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Lower Grand Watershed Interactive Tool (WIT) - Nonpoint Source Pollutants

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nonpoint factWhat is nonpoint source pollution?

Nonpoint source pollution is caused when rain, snowmelt, or wind carry pollutants off the land and into water bodies.

Click here to learn more about Typical Nonpoint Source Pollutants in Michigan Waters (which are also found in the Lower Grand River Watershed)

bridge in wintertime

Typical Nonpoint Source Pollutants Impacting Michigan Waters

nonpoint source definitionNonpoint source pollutants are any of the substances listed below that can degrade the water quality by impairing the designated use(s) of the water.

Click on the links for more information about any of the pollutants below.

  • Animal manure - Manure is a source of nutrients, salts, organic matter, and pathogens that can degrade water quality.
  • Depressed dissolved oxygen - When the oxygen dissolved in water and readily available to aquatic organisms is below optimal levels.
  • Hydrologic flow function - When the natural hydrology of the watershed changes due to increase in storm water runoff.
  • Metals - Toxic substances, such as mercury and lead, that come from urban runoff or atmospheric deposition.
  • Nitrogen - An element that at certain levels can cause excessive algae and aquatic weed growth.
  • Organic matter - Residue from plant or animal origin (including leaves and grass clippings). In excessive amounts organic matter can lower dissolved oxygen levels.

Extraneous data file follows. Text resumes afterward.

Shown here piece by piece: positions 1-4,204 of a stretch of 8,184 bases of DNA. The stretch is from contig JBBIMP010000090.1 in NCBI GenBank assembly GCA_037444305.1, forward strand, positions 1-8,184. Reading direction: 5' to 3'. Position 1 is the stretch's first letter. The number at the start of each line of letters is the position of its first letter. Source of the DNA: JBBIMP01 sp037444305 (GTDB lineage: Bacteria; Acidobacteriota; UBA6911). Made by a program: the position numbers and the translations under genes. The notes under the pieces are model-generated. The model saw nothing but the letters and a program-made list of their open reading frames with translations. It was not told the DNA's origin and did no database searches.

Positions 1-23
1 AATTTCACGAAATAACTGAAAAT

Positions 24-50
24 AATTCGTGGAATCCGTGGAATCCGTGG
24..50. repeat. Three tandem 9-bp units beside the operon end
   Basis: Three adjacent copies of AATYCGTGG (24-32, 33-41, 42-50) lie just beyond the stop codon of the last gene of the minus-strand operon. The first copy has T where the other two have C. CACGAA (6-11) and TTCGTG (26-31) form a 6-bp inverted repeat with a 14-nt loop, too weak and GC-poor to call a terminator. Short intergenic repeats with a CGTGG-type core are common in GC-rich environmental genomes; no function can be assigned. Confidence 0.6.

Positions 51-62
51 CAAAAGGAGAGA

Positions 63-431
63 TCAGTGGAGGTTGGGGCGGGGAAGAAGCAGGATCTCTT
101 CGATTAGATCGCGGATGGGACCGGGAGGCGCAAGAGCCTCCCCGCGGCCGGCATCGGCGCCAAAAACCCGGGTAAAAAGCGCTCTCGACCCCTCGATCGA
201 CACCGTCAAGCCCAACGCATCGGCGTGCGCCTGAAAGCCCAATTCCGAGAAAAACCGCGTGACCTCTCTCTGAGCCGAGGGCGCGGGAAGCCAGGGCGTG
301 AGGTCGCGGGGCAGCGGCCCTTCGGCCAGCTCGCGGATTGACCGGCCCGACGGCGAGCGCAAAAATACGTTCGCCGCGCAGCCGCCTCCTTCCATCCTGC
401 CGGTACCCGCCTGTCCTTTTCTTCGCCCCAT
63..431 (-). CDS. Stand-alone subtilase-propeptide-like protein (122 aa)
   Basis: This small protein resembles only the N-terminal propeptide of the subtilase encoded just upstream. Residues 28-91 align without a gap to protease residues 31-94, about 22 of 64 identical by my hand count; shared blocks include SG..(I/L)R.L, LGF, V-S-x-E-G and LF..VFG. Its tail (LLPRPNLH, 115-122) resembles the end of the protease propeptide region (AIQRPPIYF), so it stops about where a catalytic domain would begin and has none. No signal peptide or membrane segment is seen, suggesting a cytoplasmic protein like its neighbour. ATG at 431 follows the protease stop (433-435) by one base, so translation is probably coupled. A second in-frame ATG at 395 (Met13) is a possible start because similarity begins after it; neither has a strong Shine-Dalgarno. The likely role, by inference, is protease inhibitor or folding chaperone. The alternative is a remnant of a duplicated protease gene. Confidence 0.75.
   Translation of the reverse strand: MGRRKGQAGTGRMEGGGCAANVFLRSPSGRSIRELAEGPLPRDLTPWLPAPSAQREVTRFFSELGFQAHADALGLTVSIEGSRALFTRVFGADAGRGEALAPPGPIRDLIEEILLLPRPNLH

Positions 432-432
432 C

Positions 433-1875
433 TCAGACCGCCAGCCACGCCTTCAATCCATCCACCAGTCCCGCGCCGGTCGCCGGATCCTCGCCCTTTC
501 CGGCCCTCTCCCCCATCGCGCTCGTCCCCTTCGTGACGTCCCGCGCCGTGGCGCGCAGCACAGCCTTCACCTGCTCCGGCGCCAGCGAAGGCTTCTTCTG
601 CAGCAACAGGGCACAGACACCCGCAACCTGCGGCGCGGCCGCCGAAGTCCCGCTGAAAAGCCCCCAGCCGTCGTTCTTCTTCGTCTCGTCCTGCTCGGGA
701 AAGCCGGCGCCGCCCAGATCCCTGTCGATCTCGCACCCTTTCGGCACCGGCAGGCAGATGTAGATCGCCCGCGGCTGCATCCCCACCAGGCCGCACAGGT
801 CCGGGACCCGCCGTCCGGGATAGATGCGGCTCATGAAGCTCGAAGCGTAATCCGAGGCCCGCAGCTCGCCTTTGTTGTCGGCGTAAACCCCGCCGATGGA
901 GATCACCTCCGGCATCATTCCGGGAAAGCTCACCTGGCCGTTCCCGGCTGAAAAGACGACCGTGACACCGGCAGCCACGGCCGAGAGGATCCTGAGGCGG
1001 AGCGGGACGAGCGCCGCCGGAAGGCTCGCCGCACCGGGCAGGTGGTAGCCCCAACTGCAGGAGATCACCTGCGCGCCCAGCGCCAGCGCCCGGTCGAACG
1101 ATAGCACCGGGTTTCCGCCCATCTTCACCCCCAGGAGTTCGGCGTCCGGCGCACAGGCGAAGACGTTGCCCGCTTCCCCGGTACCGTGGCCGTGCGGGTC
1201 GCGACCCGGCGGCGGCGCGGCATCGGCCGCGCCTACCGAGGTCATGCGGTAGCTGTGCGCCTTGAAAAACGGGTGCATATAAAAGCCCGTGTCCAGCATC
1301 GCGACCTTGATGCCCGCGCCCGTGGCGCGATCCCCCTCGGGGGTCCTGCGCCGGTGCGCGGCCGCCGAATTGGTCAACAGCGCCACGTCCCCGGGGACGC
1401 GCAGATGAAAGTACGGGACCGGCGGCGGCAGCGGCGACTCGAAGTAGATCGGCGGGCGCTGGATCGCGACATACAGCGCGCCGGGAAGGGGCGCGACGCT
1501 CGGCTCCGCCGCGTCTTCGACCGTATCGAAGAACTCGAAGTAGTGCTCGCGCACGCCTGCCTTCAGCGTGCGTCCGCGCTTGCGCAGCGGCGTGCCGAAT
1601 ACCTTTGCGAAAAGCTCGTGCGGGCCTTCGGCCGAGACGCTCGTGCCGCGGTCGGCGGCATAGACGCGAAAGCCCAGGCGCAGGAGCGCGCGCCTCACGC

• Pathogens - Human disease-causing bacteria or viruses.
  • Pesticides - Chemical substances used to kill pests such as weeds, insects, algae, rodents, and other undesirable agents.
  • Petroleum and petroleum by-products (oil and grease) - Urban pollutants that are transported by rainfall from roads, parking lots, and improper storm drains.
  • Salts - Chemical compounds from winter road de-icing, septic systems, and water softener outwash.
  • Sediment - Soil that is transported by air and water and deposited on the stream bottom.
  • Thermal pollution - An elevation in water temperature that stresses fish and aquatic insects.

Source: Brown, E., A. Peterson, R. Kline-Robach, K. Smith, L. Wolson. 2000. Developing a Watershed Management for Water Quality: An Introductory Guide. MSU Institute of Water Research, MSU Extension, and MI DEQ Nonpoint Source Program.


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Grand Rapids, MI 49503
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Page last modified March 13, 2014